Ford’s F-Series of pickup trucks may be the brand’s best-seller—and, in fact, the country’s best-seller—but it’s not the only Ford model with a rich history and modern popularity. Small SUVs are a popular segment in the American auto market, and Ford’s Escape has been one of the Top 25 best-selling vehicles in the country for several consecutive years now, selling over 100,000 units in 2022 alone. You can find this compact SUV on roads and in Ford dealerships from coast to coast these days.
To get to this point, the Escape had to stand the test of time. It’s been around for more than two decades and has evolved quite a bit to keep up with shifting trends and modern tastes. The Escape may have a very different body shape and way more tech features than it did when it first rolled off the production line, but through it all it’s hung onto the winning formula that made it competitive in the SUV segment pretty much instantly. It offers a refined ride, a spacious interior, and solid fuel economy for its segment. Let’s take a look at how the Escape has changed throughout the years and where it is today.
2000 – The Escape Debuts
The Ford Escape made its first appearance at the North American International Auto Show in 2000. This was quickly followed by a wider release for the 2001 model year. The Escape originally came standard with a 2.0L engine capable of producing 130 hp and 135 lb-ft of torque. For more power, drivers could upgrade to a 3.0L V6 that brought both horsepower and torque up to 200. Both powertrains were available with either front- or four-wheel drive.
Back in the early 2000s, compact SUVs weren’t the juggernaut they are today; it was still an emerging sector without the immense amount of competition we have today. This made the Escape’s mix of four-wheel drive capability, a high driving position, a roomy interior, and impressive fuel economy a unique one, appealing both to car drivers looking for more space and SUV drivers looking for better on-road performance and easier maneuverability. The Escape, therefore, came of age as this segment was rapidly gaining popularity. To put it into perspective with some hard figures, in the year the Escape made its US debut, small SUVs accounted for just five percent of total vehicle sales in the country; by 2014, that number had tripled to 15.7%.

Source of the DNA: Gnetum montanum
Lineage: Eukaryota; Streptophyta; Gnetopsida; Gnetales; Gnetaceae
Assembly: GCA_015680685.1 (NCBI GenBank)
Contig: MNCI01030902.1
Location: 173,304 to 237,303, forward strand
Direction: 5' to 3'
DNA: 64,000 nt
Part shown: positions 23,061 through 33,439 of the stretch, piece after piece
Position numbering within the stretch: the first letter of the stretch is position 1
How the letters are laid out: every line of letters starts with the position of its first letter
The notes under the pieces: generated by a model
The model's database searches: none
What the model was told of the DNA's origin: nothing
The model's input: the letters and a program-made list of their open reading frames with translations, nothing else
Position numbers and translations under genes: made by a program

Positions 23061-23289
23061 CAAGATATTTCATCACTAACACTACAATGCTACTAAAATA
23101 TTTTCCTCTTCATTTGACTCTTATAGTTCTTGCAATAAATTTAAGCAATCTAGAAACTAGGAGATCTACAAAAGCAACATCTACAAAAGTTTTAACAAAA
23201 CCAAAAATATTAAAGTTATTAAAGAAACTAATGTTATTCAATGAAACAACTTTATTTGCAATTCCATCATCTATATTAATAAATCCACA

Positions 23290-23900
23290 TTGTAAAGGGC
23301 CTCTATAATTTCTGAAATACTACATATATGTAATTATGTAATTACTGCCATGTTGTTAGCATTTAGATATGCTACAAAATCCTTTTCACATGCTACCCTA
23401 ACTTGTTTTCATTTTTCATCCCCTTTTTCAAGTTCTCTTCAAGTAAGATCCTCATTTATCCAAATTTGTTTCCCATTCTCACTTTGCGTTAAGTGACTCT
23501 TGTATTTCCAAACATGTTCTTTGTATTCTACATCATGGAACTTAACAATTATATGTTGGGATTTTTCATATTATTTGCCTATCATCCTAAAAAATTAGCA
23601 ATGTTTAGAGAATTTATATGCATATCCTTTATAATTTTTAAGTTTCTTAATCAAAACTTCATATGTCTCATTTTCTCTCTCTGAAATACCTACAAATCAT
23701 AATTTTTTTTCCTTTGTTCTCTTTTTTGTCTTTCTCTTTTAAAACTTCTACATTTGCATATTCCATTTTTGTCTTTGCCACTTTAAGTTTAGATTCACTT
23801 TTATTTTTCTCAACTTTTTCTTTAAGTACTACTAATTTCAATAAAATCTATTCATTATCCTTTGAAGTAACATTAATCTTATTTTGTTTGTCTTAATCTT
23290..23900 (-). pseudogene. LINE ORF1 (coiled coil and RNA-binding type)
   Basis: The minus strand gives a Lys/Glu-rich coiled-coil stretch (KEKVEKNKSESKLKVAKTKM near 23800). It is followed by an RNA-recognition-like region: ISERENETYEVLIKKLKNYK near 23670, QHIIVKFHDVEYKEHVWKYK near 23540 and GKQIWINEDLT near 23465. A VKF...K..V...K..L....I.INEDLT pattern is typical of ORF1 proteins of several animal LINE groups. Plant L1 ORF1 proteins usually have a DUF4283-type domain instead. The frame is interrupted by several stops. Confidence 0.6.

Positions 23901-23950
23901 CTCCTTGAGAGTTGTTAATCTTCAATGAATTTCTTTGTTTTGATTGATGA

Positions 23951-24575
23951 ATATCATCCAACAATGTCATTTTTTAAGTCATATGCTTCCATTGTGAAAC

Interestingly, the original Escape was the product of a collaboration between Ford and Mazda. The Mazda Tribute was based on the same platform and was produced between 2000 and 2011. Ultimately, the Tribute was replaced by the Mazda CX-7, a vehicle completely separate from the Escape. Ford also released a similar compact SUV under its now-defunct Mercury division called the Mercury Mariner.
2005 – Refresh Brings New Powertrains
The Escape’s first generation lasted for nearly a decade, but it didn’t stay static for that entire time. In addition to smaller tweaks made year after year, the Escape got a major refresh for 2005. The 2.0L base engine was replaced with a 2.3L version capable of 153 hp. A hybrid powertrain also joined the lineup, allowing Ford to claim the honor of producing the world’s first hybrid SUV.
With the hybrid powertrain and 2WD, a 2005 Escape can get up to 29 MPG city/highway combined, according to an updated rating from the EPA. Since the average 2023 vehicle gets a combined 28 MPG—also according to the EPA—that’s a highly impressive figure for an SUV, especially at that time. The hybrid powertrain could even propel the vehicle entirely on electric power for a limited time.
2008 – Generation Two